CARM: What all importers need to know about CARM

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What you need to know about “NAFTA 2.0”


Now that NAFTA negotiations are complete, it is time to review what every Canadian business needs to know about the updated trade agreement, known formally as the USMCA (United States-Mexico-Canada Agreement), but is more generally called “NAFTA 2.0”.

  1. Status quo.  Nothing changes until the governments of the three participating countries (Mexico, United States and Canada) approve the update.  Canada and Mexico are expected to give a thumbs up, but U.S. approval rests on the results of the upcoming mid-term election (November 6, 2018), which will determine whether the U.S. Congress is controlled by the pro-Trump Republicans or the anti-Trump Democrats, who may oppose the deal because they want to reverse anything done by the U.S. President.
  2. Key points of interest:
    • Facilitating trade in goods:
      • The original NAFTA eliminated virtually all tariffs between Canada, the U.S. and Mexico, with very few exceptions.  The USMCA maintains these benefits and ensures that the vast majority of USMCA trade will continue to be duty-free.  Additionally, a new Customs Administration and Trade Facilitation Chapter, standardizes and modernizes customs procedures throughout North America to facilitate the free-flow of goods.
    • Automotive country of origin rules:
      • To qualify for zero tariffs, automobiles must have 75 percent (previously 62.5 percent) of their components manufactured in Mexico, the U.S. or Canada, including 70% North American steel and aluminum.  
      • Labour provisions:  By 2023, an increased percentage of automobile parts (40 to 45 percent) has to be made by workers who earn at least $16 an hour.  
    • Agriculture:
      • Canada has agreed to give U.S. farmers more access to the Canadian market, a key issue for Trump, in the form of tariff rate quotas for dairy, poultry and egg products.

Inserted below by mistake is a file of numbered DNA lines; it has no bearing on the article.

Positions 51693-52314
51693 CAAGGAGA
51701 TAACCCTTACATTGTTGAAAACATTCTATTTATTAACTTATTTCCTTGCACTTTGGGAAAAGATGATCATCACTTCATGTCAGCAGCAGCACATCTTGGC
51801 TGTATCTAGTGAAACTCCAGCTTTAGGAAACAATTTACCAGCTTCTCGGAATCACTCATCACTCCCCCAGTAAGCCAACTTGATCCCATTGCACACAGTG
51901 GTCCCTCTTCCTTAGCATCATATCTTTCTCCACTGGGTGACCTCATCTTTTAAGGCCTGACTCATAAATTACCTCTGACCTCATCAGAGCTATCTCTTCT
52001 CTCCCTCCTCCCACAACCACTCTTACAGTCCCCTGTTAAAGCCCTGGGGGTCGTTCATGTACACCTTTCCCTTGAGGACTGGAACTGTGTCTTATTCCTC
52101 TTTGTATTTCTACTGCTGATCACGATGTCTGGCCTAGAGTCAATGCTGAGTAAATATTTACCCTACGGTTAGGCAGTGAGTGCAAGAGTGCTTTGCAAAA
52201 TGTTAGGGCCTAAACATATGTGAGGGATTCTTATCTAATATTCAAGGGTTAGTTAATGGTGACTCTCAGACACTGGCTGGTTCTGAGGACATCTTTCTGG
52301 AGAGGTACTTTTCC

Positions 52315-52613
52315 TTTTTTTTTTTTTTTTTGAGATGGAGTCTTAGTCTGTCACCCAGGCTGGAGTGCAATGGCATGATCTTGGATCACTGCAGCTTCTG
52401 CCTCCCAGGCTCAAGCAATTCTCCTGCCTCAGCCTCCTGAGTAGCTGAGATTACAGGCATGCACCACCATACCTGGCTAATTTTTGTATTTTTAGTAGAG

• New market access in the form of tariff rate quotas for refined sugar and sugar-containing products.
      • A modernized Committee on Agriculture Trade, which will provide a forum for Parties to address issues and trade barriers.
      • Obligations for agricultural biotechnology that will increase innovation, transparency and predictability.
    • Dispute settlement:
      • Preserving the use of binational panels to resolve disputes on countervailing and anti-dumping duty matters, which is critically important to preserving market access outcomes and defending Canada’s interests in trade remedy cases.
      • Preserving the state-to-state dispute settlement process of the original agreement, and to improve elements of this process with respect to transparency and expediency.
  3. The web.  The digital economy, which did not exist when the first agreement was done, is covered with new provisions on products such as digitally recorded music and e-books.  There are also new protections for internet companies.
  4. Tariffs.  The trade loophole that Trump used to impose steel and aluminum tariffs on Canada and Mexico remains, but a side agreement prohibits him from imposing auto tariffs, a key demand by Canada and Mexico.  The Deputy Commerce Minister of Mexico has warned Mexico will not ratify the deal as long as the steel and aluminum tariffs are in place.
  5. Duration.  The new deal has to be extended every six years by all three countries and expires in 16  years

For more information, contact Brian Rowe, Director – Customs Compliance & Regulatory Affairs.

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